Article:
Some lenders issue piggyback financing as a line of credit, as opposed to a standard second mortgage.  As the borrower pays down the principal of the line of credit, funds become available to the borrower should he or she like to make upgrades to their property or use the funds for some other purpose, including debt consolidation or educational expenses.  Borrowers who receive annual bonuses as part of their employment compensation find a significant advantage in paying off part or all of the second mortgage or line of credit. 

Naturally, this type of financing has some disadvantages.  For example, if a line of credit is the source of additional financing and the borrower continues to draw on that line of credit, he or she will need to continue making monthly payments on the outstanding balance.

Not all borrowers benefit equally from a second mortgage or line of credit.  Therefore, borrowers need to make careful preparations before deciding to accept a second mortgage.

Borrowers need to consider the anticipated appreciation in the home’s value.  If the home’s value is expected to increase rapidly, opting for PMI can be advantageous situation, because the PMI requirement will disappear sooner.  However, if a borrower selects the PMI option and the home does not increase in value at the expected rate, he or she will face continued PMI payments.

In general, piggyback financing is not available to buyers who participate in guaranteed loan programs sponsored by government agencies.  Borrowers need to consider the available options on their primary mortgage before accepting a specific loan program. A borrower who qualifies for a reduced-rate loan program, yet cannot produce the required upfront cash, may be better served by opting for piggyback financing to cover the upfront costs.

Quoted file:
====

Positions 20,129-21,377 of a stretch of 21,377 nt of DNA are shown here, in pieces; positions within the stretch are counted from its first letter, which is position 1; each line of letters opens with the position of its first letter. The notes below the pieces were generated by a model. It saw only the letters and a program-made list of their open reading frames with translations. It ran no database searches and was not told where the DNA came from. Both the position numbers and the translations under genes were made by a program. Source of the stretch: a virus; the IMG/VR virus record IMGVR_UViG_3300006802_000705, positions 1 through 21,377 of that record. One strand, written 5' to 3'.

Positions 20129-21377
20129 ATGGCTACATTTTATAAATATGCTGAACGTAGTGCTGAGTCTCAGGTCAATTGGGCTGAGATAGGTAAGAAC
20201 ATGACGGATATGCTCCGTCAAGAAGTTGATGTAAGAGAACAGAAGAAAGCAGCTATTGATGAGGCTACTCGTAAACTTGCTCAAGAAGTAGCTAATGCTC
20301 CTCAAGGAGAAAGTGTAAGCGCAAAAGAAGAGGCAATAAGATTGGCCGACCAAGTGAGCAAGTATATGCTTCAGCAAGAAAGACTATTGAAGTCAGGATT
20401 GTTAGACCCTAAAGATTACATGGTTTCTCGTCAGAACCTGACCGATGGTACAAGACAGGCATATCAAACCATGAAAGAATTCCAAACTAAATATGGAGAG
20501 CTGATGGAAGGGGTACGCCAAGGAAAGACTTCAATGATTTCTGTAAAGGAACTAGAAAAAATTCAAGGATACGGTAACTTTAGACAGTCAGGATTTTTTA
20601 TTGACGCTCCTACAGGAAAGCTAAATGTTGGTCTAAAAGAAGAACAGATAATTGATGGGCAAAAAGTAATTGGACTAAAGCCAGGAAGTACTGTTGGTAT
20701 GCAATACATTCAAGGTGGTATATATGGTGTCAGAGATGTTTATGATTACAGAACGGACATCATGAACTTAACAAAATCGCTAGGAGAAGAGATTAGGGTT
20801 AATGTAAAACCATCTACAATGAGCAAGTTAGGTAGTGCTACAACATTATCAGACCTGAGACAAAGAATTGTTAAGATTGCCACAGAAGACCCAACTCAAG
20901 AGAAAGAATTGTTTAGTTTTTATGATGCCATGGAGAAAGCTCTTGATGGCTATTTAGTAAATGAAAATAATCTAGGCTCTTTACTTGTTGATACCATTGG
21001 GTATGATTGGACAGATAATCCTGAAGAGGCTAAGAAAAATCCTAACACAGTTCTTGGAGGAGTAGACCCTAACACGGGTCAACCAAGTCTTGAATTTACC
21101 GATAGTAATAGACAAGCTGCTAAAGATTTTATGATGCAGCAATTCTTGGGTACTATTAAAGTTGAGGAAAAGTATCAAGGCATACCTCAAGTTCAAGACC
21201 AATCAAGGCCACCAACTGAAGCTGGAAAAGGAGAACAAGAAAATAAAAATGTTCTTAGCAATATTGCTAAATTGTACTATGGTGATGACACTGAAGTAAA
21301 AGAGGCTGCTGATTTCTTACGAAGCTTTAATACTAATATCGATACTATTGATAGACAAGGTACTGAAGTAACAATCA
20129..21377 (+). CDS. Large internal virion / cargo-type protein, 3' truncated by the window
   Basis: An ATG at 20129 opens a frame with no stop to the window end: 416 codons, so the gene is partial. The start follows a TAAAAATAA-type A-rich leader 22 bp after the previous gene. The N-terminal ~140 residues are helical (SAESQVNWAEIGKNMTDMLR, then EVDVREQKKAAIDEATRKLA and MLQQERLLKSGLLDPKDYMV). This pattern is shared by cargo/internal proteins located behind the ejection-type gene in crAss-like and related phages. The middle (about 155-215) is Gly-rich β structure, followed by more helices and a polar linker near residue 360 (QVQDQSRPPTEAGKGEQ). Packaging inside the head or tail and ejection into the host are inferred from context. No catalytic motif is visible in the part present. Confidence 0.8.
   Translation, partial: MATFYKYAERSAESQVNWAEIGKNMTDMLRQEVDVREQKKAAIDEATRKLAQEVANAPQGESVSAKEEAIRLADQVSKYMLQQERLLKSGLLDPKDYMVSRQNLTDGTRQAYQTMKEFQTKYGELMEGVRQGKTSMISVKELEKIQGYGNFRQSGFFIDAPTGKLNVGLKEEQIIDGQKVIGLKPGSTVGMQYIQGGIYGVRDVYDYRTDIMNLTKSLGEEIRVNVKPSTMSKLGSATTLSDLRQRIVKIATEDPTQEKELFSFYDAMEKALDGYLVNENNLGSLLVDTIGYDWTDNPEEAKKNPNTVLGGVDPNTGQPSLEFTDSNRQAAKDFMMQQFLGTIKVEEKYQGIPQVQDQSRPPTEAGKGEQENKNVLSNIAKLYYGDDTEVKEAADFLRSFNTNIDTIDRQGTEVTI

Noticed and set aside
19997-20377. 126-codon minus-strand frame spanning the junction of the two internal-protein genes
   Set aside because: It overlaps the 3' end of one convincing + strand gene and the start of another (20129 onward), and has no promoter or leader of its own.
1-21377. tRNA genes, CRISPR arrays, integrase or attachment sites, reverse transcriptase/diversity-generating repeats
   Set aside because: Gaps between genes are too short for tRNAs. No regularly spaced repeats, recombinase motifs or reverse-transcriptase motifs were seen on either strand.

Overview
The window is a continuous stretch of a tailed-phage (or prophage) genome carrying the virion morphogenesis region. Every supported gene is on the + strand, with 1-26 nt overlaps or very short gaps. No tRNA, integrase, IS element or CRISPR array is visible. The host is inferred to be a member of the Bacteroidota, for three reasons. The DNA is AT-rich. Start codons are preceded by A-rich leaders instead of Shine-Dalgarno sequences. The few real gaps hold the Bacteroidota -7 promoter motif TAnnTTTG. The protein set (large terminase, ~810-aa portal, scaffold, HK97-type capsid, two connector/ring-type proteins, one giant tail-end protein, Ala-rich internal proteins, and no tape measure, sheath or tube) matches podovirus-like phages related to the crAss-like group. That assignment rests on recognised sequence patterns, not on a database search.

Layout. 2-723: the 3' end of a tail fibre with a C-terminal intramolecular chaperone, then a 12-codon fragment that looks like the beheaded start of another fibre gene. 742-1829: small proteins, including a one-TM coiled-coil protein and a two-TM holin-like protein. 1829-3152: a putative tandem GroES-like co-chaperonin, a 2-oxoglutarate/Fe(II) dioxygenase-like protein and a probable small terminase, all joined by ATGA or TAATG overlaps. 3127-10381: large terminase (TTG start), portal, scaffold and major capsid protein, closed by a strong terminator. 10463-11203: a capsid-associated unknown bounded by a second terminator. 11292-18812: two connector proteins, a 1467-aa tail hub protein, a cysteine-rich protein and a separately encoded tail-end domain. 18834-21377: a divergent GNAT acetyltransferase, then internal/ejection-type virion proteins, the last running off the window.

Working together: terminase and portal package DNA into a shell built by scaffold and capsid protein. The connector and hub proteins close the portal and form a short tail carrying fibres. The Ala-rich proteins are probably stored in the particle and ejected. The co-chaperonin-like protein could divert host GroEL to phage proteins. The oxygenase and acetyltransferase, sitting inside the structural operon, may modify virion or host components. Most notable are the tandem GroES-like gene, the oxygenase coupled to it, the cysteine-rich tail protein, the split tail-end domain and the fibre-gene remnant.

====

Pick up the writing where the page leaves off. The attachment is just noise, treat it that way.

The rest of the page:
As a general rule, piggyback financing is available only to buyers who are purchasing a single-family home.  And most lenders limit the second mortgage amount to a maximum amount of $100,000.  This is adequate for most borrowers.

 

Interest-Only Loans
Some lenders provide second mortgages in the form of balloon or interest-only loans.  The monthly cost is significantly lower than that of a traditional second mortgage, but at the end of the loan period (usually ten or 15 years), the borrower must either pay off the loan in its entirety or refinance.  If interest rates drop during that time period, then the borrower would be wise to refinance. However, rising interest rates could easily spell trouble and higher payments for the borrower once the initial period expires.

Sometimes the lenders themselves issue PMI.  In this case, the mortgage payment is increased by a specified amount until the principal has dropped to 80% of the home’s purchase price.  Borrowers in this situation do not really notice the PMI addition until it is removed from their monthly payments.

 

Conclusion
Smart consumers investigate every possible option for financing their home purchase.  Lenders have many programs that make it possible for potential buyers to live the dream of homeownership, but the only person who can determine exactly what is right for the borrower is the borrower himself (or herself).

Talking to several lenders and researching your options carefully is your best defense against over-inflated payments.  Ideally, you want to make the required down payment and finance as little of your home as possible.  When this is not an option, know that programs are available to assist you. You just need to know where to look for the best programs.